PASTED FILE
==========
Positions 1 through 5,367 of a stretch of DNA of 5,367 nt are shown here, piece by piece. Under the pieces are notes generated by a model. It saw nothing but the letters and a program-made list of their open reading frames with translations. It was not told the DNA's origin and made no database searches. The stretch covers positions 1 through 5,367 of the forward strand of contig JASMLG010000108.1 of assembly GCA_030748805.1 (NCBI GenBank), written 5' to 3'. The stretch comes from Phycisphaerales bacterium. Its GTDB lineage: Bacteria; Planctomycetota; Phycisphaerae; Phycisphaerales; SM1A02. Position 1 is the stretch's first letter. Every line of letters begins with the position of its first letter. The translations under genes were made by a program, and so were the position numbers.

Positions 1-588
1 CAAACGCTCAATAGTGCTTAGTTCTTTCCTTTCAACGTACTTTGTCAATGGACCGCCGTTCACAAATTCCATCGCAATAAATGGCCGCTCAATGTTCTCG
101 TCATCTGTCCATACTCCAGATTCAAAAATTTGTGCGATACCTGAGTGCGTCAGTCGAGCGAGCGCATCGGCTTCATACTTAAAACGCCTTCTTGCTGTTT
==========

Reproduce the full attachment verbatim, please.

Positions 1 through 5,367 of a stretch of DNA of 5,367 nt are shown here, piece by piece. Under the pieces are notes generated by a model. It saw nothing but the letters and a program-made list of their open reading frames with translations. It was not told the DNA's origin and made no database searches. The stretch covers positions 1 through 5,367 of the forward strand of contig JASMLG010000108.1 of assembly GCA_030748805.1 (NCBI GenBank), written 5' to 3'. The stretch comes from Phycisphaerales bacterium. Its GTDB lineage: Bacteria; Planctomycetota; Phycisphaerae; Phycisphaerales; SM1A02. Position 1 is the stretch's first letter. Every line of letters begins with the position of its first letter. The translations under genes were made by a program, and so were the position numbers.

Positions 1-588
1 CAAACGCTCAATAGTGCTTAGTTCTTTCCTTTCAACGTACTTTGTCAATGGACCGCCGTTCACAAATTCCATCGCAATAAATGGCCGCTCAATGTTCTCG
101 TCATCTGTCCATACTCCAGATTCAAAAATTTGTGCGATACCTGAGTGCGTCAGTCGAGCGAGCGCATCGGCTTCATACTTAAAACGCCTTCTTGCTGTTT